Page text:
As Black Lives Matter protests came to a close for the second weekend in the Santa Clarita Valley, approximately 50 protesters stood along Valencia Boulevard and McBean Parkway.
While many were returnees, who had spent a majority of their week camped out on the intersection, others were there for the first time, finally getting the opportunity to show their support.
“I was working all week and this is the first chance I’ve had to come out here,” Castaic resident Tamara Boyd said.
Boyd had brought her 16-year-old son, who she says needed to see what it meant to protest peacefully.
“I’m proud to be a black woman fighting for my rights, but I’m also proud of these people in my community,” she said, adding that she was happy to hear protests had remained peaceful. “I’ve lived in the area for years, and it’s a relief to see so many turn out to support the cause.”
For her son Jarod, this was a chance to show his community he appreciated the support.
“I’ve never been to something like this, but I’ve seen a few friends come earlier in the week,” he said, “and it’s been cool.”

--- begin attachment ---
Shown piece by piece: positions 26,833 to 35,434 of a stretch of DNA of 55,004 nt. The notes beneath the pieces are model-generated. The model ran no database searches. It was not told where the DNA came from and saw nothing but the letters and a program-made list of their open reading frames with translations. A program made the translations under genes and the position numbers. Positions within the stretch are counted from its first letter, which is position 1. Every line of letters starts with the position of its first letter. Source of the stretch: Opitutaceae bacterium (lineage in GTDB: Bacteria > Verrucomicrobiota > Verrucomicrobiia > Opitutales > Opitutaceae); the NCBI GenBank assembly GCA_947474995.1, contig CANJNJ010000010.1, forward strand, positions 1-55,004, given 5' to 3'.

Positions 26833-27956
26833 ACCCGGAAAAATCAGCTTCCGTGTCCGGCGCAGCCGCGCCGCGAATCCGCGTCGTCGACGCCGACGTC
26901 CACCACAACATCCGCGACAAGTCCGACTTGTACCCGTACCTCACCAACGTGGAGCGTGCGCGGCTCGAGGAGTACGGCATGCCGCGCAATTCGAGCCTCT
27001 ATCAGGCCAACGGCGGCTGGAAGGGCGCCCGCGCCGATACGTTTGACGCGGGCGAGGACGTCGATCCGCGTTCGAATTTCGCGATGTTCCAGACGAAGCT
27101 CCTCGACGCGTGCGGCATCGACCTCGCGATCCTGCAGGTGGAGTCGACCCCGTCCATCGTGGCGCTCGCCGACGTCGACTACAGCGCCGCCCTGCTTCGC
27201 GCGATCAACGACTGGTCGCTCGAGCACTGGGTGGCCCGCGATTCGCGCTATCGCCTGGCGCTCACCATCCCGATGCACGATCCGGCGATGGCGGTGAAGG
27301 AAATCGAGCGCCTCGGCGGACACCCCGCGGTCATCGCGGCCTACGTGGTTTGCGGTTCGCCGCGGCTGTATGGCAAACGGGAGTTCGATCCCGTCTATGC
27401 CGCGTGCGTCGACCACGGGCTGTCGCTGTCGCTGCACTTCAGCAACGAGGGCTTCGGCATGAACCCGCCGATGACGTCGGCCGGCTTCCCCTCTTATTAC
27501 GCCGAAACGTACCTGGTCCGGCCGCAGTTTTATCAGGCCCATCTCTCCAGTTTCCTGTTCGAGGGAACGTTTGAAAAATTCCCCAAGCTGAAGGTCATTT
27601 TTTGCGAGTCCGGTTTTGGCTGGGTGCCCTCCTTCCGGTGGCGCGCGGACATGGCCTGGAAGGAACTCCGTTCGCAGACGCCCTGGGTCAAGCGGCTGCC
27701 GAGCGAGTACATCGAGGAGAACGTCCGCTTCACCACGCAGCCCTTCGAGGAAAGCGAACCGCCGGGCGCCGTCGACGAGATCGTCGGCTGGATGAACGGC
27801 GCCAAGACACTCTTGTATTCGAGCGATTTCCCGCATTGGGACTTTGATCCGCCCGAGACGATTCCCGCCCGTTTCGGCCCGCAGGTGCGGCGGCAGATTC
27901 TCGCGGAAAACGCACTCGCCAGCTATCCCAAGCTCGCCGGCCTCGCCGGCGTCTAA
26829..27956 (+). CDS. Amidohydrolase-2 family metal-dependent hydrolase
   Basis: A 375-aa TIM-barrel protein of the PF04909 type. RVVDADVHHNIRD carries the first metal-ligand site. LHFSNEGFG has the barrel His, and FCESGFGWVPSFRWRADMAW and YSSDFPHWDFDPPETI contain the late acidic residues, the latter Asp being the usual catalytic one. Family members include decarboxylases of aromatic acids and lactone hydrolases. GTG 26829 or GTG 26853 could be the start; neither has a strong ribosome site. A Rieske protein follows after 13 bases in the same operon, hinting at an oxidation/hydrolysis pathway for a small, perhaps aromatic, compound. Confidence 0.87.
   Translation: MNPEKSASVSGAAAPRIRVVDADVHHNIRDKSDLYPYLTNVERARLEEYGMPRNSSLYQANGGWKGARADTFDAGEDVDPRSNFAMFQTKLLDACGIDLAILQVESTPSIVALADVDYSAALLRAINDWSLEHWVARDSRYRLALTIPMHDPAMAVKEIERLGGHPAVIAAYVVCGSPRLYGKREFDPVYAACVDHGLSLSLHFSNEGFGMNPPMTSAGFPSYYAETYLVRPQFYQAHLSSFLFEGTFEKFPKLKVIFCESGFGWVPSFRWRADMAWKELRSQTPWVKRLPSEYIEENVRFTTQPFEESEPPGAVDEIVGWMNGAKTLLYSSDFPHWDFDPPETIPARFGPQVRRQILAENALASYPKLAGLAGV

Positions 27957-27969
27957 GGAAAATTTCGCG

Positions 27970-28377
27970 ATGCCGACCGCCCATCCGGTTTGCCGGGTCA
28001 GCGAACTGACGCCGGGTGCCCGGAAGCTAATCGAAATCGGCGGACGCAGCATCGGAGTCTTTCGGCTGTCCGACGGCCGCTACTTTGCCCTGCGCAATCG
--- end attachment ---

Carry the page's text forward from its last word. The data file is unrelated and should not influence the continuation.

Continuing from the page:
Across the street on a different corner stood 23-year-old Jessica Zimmer, whose sign read “Santa Clarita, you can change.”
Zimmer, who is white, says she could see the inequalities in the local community.
“I’m hopeful that can change, though,” she said. “It is protests like this that can help us accomplish that.
Saugus resident Jose Antonio, who was born in Mexico, says he too has faced racial challenges that motivated him to attend the protest with his wife, Paula, on Sunday.
“Growing up brown in Los Angeles wasn’t the easiest, but I know growing up black wasn’t any easier,” Antonio said. “So, I know if I can help educate people, racism might not continue — and it will make the lives of future generations easier. It’s as simple as that.”
Emily Alvarenga covers features and business for The Signal. She's been at the paper for more than two years now and has spent that time getting to know the Santa Clarita Valley, its residents and their unique stories. Have a story to share? Reach out to Emily at [email protected]